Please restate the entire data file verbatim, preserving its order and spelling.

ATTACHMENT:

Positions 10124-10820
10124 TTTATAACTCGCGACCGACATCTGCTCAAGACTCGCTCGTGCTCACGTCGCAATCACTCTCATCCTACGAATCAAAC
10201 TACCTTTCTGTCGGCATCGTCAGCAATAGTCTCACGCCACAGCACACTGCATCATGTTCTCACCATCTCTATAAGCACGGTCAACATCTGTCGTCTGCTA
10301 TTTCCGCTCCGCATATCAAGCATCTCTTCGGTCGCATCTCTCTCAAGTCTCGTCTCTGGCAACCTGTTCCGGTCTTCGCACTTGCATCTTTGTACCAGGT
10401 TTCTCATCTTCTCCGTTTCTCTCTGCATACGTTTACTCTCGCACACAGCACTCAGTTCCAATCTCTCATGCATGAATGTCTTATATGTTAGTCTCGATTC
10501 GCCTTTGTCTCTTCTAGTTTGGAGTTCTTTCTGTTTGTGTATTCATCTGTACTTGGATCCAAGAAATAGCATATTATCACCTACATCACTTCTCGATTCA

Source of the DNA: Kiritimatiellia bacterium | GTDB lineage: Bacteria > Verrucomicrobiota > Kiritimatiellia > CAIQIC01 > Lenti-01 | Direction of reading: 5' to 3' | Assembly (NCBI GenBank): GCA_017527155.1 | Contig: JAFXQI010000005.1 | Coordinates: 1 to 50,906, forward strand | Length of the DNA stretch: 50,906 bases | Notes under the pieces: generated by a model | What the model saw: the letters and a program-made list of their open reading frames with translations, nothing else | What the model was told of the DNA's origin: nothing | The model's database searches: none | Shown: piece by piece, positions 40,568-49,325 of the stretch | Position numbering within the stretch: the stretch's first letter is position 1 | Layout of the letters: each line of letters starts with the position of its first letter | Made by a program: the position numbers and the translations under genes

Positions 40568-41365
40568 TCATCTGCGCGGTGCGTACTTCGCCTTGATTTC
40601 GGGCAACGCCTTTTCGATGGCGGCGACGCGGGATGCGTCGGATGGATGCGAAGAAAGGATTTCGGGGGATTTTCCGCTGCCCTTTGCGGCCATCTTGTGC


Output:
Positions 10124-10820
10124 TTTATAACTCGCGACCGACATCTGCTCAAGACTCGCTCGTGCTCACGTCGCAATCACTCTCATCCTACGAATCAAAC
10201 TACCTTTCTGTCGGCATCGTCAGCAATAGTCTCACGCCACAGCACACTGCATCATGTTCTCACCATCTCTATAAGCACGGTCAACATCTGTCGTCTGCTA
10301 TTTCCGCTCCGCATATCAAGCATCTCTTCGGTCGCATCTCTCTCAAGTCTCGTCTCTGGCAACCTGTTCCGGTCTTCGCACTTGCATCTTTGTACCAGGT
10401 TTCTCATCTTCTCCGTTTCTCTCTGCATACGTTTACTCTCGCACACAGCACTCAGTTCCAATCTCTCATGCATGAATGTCTTATATGTTAGTCTCGATTC
10501 GCCTTTGTCTCTTCTAGTTTGGAGTTCTTTCTGTTTGTGTATTCATCTGTACTTGGATCCAAGAAATAGCATATTATCACCTACATCACTTCTCGATTCA

Source of the DNA: Kiritimatiellia bacterium | GTDB lineage: Bacteria > Verrucomicrobiota > Kiritimatiellia > CAIQIC01 > Lenti-01 | Direction of reading: 5' to 3' | Assembly (NCBI GenBank): GCA_017527155.1 | Contig: JAFXQI010000005.1 | Coordinates: 1 to 50,906, forward strand | Length of the DNA stretch: 50,906 bases | Notes under the pieces: generated by a model | What the model saw: the letters and a program-made list of their open reading frames with translations, nothing else | What the model was told of the DNA's origin: nothing | The model's database searches: none | Shown: piece by piece, positions 40,568-49,325 of the stretch | Position numbering within the stretch: the stretch's first letter is position 1 | Layout of the letters: each line of letters starts with the position of its first letter | Made by a program: the position numbers and the translations under genes

Positions 40568-41365
40568 TCATCTGCGCGGTGCGTACTTCGCCTTGATTTC
40601 GGGCAACGCCTTTTCGATGGCGGCGACGCGGGATGCGTCGGATGGATGCGAAGAAAGGATTTCGGGGGATTTTCCGCTGCCCTTTGCGGCCATCTTGTGC